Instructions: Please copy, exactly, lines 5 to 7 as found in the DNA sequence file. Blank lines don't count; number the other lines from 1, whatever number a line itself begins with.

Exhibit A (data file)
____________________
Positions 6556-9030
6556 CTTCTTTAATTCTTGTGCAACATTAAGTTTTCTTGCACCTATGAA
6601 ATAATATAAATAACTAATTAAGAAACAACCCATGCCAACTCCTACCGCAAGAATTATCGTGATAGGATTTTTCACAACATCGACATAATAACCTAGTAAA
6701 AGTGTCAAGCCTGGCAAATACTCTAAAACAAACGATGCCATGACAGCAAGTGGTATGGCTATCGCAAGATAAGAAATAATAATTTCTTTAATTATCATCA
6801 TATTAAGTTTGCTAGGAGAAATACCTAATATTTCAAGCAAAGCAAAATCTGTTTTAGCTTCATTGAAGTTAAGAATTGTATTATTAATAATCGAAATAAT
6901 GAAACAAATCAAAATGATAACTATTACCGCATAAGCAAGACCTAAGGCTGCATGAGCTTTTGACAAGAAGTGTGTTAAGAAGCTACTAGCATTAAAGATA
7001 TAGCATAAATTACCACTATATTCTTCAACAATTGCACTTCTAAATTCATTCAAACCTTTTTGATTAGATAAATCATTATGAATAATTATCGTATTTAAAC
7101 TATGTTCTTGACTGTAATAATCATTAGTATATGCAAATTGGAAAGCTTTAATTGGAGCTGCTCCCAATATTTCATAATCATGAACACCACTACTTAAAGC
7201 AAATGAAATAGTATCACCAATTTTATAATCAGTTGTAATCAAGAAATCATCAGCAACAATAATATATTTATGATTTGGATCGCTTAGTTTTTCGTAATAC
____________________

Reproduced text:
6801 TATTAAGTTTGCTAGGAGAAATACCTAATATTTCAAGCAAAGCAAAATCTGTTTTAGCTTCATTGAAGTTAAGAATTGTATTATTAATAATCGAAATAAT
6901 GAAACAAATCAAAATGATAACTATTACCGCATAAGCAAGACCTAAGGCTGCATGAGCTTTTGACAAGAAGTGTGTTAAGAAGCTACTAGCATTAAAGATA
7001 TAGCATAAATTACCACTATATTCTTCAACAATTGCACTTCTAAATTCATTCAAACCTTTTTGATTAGATAAATCATTATGAATAATTATCGTATTTAAAC